originally developed by Andrew J. Higgins for use in oil company and civilian

    humanitarian rescue operations in the shallow-water swamps of Southern Louisiana.

    Doug and Ray were interested in working on those Higgins boats.

    As part of the continuing evolution of the Navy and Marine Corps’ amphibious warfare

    strategy, the Higgins boat was brought to the attention of the Navy and Marines by the

    Coast Guard at a time when the Higgins boats were exactly what were needed in early

    1941.

    Prior to that time, troops and supplies had to be delivered to an invasion beach by small,

    ship’s boats, a process which had proven to be unreliable and which was unable to

    maintain the delivery of troops and supplies on an timely basis.

    Ship’s boat delivering troops to shore at Gallipoli 1915

    At the beginning of the 1940s the U.S. Navy and Marine Corps had very little experience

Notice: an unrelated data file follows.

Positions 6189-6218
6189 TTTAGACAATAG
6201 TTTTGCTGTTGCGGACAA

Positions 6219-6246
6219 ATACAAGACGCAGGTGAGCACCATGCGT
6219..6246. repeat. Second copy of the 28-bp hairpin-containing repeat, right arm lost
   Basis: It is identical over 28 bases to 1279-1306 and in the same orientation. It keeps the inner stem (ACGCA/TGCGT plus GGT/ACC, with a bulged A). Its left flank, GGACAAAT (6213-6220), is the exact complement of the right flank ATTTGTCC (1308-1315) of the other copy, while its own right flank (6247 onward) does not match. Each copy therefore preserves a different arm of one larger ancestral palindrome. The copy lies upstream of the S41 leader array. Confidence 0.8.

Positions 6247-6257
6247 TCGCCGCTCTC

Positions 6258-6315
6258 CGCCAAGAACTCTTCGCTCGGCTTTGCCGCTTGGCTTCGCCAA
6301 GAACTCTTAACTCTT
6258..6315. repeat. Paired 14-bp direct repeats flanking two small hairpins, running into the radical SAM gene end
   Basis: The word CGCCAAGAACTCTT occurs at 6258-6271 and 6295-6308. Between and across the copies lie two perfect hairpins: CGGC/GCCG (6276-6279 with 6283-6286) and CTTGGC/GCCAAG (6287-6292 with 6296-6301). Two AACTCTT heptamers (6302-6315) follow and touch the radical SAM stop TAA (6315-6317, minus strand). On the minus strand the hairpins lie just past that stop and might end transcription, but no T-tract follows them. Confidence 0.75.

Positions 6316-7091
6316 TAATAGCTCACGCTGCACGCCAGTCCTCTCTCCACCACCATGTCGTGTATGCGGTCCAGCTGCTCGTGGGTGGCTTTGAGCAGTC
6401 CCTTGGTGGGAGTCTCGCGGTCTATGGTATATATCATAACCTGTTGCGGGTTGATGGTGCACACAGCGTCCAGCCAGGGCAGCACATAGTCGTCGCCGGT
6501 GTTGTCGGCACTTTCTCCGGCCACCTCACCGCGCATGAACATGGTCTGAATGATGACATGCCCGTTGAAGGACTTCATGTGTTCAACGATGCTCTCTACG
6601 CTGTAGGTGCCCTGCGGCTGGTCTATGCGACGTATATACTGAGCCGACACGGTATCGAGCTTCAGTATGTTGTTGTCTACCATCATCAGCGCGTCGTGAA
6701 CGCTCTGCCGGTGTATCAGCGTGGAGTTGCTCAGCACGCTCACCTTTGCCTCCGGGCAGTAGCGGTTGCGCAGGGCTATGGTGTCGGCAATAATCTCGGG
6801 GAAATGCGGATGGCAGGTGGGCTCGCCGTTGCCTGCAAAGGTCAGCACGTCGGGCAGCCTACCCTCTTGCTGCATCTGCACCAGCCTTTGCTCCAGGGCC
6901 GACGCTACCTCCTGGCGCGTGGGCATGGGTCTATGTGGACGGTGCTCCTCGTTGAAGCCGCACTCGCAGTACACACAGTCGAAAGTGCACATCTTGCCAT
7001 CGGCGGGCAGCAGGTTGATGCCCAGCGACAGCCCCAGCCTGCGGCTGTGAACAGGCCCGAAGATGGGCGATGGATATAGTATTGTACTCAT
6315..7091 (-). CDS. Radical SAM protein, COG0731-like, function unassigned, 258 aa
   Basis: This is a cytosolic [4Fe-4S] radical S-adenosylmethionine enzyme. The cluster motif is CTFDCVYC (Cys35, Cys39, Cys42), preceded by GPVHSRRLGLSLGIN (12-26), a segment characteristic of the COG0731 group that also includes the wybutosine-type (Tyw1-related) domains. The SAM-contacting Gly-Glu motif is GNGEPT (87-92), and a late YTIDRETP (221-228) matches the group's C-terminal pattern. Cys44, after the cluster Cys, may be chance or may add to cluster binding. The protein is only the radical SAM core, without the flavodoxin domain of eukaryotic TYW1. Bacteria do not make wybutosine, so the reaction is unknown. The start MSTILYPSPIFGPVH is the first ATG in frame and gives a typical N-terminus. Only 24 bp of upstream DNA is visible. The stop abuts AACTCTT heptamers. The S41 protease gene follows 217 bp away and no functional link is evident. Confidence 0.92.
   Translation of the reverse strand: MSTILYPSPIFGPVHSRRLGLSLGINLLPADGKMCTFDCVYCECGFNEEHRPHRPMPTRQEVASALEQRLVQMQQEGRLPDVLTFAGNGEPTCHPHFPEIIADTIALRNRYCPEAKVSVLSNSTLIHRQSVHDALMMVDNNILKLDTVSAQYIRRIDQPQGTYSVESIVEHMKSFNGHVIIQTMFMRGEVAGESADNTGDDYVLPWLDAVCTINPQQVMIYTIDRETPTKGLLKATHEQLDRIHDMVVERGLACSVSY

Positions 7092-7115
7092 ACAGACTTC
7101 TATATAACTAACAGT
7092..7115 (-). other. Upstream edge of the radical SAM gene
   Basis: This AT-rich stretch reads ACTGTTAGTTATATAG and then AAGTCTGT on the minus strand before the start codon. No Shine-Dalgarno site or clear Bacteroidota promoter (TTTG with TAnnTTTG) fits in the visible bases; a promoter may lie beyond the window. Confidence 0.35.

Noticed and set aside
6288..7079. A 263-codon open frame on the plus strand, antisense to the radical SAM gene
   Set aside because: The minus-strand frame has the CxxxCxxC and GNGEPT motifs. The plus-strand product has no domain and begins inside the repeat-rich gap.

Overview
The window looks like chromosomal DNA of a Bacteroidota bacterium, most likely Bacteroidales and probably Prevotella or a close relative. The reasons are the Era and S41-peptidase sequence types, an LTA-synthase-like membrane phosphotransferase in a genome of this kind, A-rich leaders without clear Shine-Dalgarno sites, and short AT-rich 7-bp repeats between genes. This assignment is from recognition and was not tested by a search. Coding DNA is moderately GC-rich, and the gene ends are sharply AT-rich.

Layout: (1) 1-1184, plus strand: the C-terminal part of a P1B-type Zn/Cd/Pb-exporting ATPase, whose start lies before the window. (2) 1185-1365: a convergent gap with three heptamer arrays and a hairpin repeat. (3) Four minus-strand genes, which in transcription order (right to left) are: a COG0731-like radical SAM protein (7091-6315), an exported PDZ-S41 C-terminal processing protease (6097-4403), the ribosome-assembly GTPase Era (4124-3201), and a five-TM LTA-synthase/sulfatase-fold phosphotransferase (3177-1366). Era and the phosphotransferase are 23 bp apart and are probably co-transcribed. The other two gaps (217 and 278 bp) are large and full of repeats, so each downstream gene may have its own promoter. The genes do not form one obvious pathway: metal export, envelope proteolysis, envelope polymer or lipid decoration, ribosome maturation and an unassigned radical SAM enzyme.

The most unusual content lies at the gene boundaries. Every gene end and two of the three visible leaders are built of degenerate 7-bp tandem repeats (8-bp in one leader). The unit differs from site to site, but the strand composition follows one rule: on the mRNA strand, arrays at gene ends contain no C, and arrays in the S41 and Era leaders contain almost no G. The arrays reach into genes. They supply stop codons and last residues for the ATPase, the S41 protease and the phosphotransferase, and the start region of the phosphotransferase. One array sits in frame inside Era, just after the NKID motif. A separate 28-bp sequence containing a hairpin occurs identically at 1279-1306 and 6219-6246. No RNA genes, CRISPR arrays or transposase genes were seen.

with small boats, such as the Higgins Landing Craft, whereas the Coast Guard had been

    using small boats to rescue people since the formation of the U.S. Life Saving Service in

    1871. Because of their long and extensive experience, the Coast Guard was called into

    service by the Navy and Marine Corps early in the WW-II pre-invasion practice

    exercises. (6)

  • Higgins LCP(L) boats

    The Higgins boat landing craft fit well into the elements of the strategy and tactics

    developed by Admiral Thayer Mahan in the 1890s in his work on “The Influence of Sea

    Power Upon History, 1660-1783,” and his other writings. In his extensive work at the

    Naval War College, Mahan explored the long history of the projection of national policy

    by superior sea power across naval power nations.

    By the 1930s, Mahan’s teachings and theories were naval warfare gospel, and were

    followed by most major naval powers around the world until WW-II. The development of

    aircraft carriers, air power and new classes of submarines during WW-II modified much

    of Mahan’s theories of the importance and impact of sea power. (7)

    Building on Mahan’s theories, beginning in 1907, the U.S. Navy and Marine Corps

    developed “War Plan Orang,” one of several strategies originating at the Naval War